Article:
Cell lines and primary human samples

Cell lines used in this work were purchased from either the European Collection of Cell Cultures (THP-1, Colo-205 and MCF-7), the American Tissue Culture Collection (ATTC, - HEK293) or CLS Cell Lines Service GmbH (HaCaT keratinocytes). Cell lines were accompanied by identification test certificates and were grown according to corresponding tissue culture collection protocols.

Blood plasma of healthy human donors was obtained, as previously described [9], from buffy coat blood (purchased from healthy donors undergoing routine blood donation) which was bought from the National Health Blood and Transfusion Service (NHSBT, UK) following ethical approval (REC reference: 16-SS-033). Mononuclear-rich leukocytes were isolated using Ficoll-density centrifugation according to the manufacturer's protocol [9]. Cell numbers were determined using a haemocytometer and then diluted with HEPES-buffered Tyrode's solution before treatment as indicated. Primary human AML plasma samples and cells (cultured as described before) [32] were obtained from the sample bank of University Medical Centre Hamburg-Eppendorf (Ethik-Kommission der Ärztekammer Hamburg, reference: PV3469).

Primary human breast tumour tissue samples, together with paired corresponding peripheral non-transformed tissues of the same patients, were collected through surgery from breast cancer patients at the Colchester General Hospital, following informed written consent obtained before surgery [1]. Tissue specimens were visually examined by an experienced pathologist and fresh tumour tissues were selected using conventional pathologic criteria and further confirmed by subsequent histopathological examination. Normal (non-transformed) peripheral tissues (also called “normal” or “healthy” tissues and abbreviated as HT in the figures) were selected at a distance from the site of the matching primary tumour; these tissues were microscopically inspected to confirm normal histology.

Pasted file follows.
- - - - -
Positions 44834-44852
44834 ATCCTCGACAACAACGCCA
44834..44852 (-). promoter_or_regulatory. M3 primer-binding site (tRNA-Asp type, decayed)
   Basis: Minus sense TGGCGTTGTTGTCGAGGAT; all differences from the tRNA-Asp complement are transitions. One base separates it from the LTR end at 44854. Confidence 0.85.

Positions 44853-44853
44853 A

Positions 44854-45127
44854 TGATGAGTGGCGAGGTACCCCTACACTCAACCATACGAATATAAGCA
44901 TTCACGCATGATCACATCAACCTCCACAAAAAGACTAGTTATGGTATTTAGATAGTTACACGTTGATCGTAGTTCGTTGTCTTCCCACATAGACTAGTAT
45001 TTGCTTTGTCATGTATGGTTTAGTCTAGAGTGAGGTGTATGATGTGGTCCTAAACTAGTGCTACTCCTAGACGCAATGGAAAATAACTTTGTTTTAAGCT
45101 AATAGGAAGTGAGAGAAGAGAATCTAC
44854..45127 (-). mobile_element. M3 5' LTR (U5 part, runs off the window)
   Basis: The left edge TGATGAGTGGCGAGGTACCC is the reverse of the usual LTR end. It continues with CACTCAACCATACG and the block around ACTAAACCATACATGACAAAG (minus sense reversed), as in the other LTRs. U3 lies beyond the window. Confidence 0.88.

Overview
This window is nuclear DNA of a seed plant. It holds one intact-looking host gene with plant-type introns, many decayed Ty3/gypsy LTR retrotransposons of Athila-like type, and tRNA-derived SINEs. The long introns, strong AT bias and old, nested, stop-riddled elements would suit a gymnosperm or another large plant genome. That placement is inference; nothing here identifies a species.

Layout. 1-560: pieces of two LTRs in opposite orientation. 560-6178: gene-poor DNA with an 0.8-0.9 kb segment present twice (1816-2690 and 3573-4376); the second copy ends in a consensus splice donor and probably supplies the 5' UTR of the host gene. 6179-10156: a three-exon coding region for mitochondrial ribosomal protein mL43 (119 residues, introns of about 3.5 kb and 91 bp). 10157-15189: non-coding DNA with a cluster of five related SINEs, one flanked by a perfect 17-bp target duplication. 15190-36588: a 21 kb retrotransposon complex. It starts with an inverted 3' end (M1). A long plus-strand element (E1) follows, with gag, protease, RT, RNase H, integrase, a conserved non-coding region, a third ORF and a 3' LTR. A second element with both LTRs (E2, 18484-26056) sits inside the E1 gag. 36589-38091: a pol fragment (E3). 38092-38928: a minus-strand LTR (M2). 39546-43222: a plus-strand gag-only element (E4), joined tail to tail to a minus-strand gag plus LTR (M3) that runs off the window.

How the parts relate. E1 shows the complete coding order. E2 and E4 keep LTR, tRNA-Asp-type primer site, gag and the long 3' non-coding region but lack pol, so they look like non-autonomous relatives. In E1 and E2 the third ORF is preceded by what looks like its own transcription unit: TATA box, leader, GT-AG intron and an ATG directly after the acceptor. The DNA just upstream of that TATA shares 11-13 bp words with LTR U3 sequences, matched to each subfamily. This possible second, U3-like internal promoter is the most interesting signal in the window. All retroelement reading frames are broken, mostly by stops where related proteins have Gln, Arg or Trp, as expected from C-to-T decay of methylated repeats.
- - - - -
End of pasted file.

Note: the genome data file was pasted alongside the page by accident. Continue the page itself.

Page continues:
Blood samples were collected before breast surgery from patients with primary breast cancer (PBC) and before treatment of patients who had metastatic breast cancer (MBC). Samples were also collected from healthy donors (individuals with no diagnosed pathology). Blood separation was performed using a buoyancy density method employing Histopaque 1119-1 (Sigma, St. Louis, MO) according to the manufacturer's protocol [1]. Ethical approval for these studies was obtained from the NRES Essex Research Ethics Committee and the Research and Innovation Department of the Colchester Hospitals University, NHS Foundation Trust [MH 363 (AM03) and 09/H0301/37].

Placental tissues (CVS, chorionic villus sampling) and amniotic fluids were collected after obtaining informed written consent from pregnant women at the University Hospital Bern. Cells were prepared and propagated as described before [33]. CVS was washed with PBS, treated with 270 U/ml of collagenase type 2 (Sigma, Buchs, Switzerland) for 50 min at 37° C, washed twice with PBS and cells were then re-suspended and cultured in CHANG medium (Irvine Scientific, Irvine, USA) according to the manufacturer’s instructions. Amniotic fluid samples were centrifuged and cell pellets were then re-suspended in CHANG medium. The first medium change was performed after 5 days of incubation at 37° C. The medium was then changed every second day until the number of cells was sufficient.

Primary keratinocytes from cleft lip palate patients were cultured in keratinocyte medium as described previously [34]. Briefly, fresh tissue samples were placed into sterile tubes containing Dulbecco’s modified Eagles medium (DMEM, Gibco/Life Technologies; Thermo Fischer Scientific, Lucerne, Switzerland) supplemented with 10% FCS. The tissue was chopped into small pieces (< 1 mm3) and placed into 6-well plates in 800 μl DMEM, 10% FCS, 1xAmphotericin B. In mixed cell-type outgrowths, fibroblasts were separated from keratinocytes by differential trypsinization. Keratinocytes were then cultured in keratinocyte basal serum-free medium (KSFM, Gibco), supplemented with 25 mg/ml bovine pituitary extract, 0.2 ng/ml epidermal growth factor, and CaCl2 to a final concentration of 0.4 mM, as previously described [35]. Primary cells were tested for their purity by qPCR and immunofluorescent staining [34]. Isolation of human cells was approved by the Kantonale Ethikkommission of Bern, Switzerland, protocol number 2017-01394). Written informed consent was obtained from the parents of the children involved.